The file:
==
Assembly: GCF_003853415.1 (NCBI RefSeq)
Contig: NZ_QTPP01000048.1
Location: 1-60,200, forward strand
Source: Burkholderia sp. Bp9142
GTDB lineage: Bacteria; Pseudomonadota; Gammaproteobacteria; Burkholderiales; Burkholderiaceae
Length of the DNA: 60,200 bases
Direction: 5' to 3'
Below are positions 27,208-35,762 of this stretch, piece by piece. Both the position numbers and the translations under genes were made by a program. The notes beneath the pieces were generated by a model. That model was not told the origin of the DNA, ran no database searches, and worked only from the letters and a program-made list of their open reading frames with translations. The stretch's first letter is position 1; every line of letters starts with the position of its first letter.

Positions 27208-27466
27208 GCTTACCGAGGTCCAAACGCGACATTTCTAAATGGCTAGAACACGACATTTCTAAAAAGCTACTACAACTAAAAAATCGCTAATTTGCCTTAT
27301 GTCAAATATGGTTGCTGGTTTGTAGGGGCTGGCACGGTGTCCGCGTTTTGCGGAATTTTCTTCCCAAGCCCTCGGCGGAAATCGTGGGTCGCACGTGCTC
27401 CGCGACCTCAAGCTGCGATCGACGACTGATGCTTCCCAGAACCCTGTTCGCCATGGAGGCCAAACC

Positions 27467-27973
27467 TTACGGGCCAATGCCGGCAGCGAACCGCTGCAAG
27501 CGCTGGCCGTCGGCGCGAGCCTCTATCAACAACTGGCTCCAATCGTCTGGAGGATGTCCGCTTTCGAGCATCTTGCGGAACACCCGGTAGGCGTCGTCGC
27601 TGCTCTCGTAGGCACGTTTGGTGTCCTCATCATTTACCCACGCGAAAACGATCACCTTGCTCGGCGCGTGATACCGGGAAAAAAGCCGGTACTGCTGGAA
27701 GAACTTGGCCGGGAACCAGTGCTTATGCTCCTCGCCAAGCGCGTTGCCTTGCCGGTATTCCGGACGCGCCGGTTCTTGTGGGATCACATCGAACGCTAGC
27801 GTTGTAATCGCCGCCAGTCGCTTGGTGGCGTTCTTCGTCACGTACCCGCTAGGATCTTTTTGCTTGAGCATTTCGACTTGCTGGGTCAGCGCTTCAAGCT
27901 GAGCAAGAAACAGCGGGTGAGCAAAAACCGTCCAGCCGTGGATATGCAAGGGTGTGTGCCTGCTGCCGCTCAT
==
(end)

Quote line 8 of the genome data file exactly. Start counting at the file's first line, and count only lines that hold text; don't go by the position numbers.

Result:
Below are positions 27,208-35,762 of this stretch, piece by piece. Both the position numbers and the translations under genes were made by a program. The notes beneath the pieces were generated by a model. That model was not told the origin of the DNA, ran no database searches, and worked only from the letters and a program-made list of their open reading frames with translations. The stretch's first letter is position 1; every line of letters starts with the position of its first letter.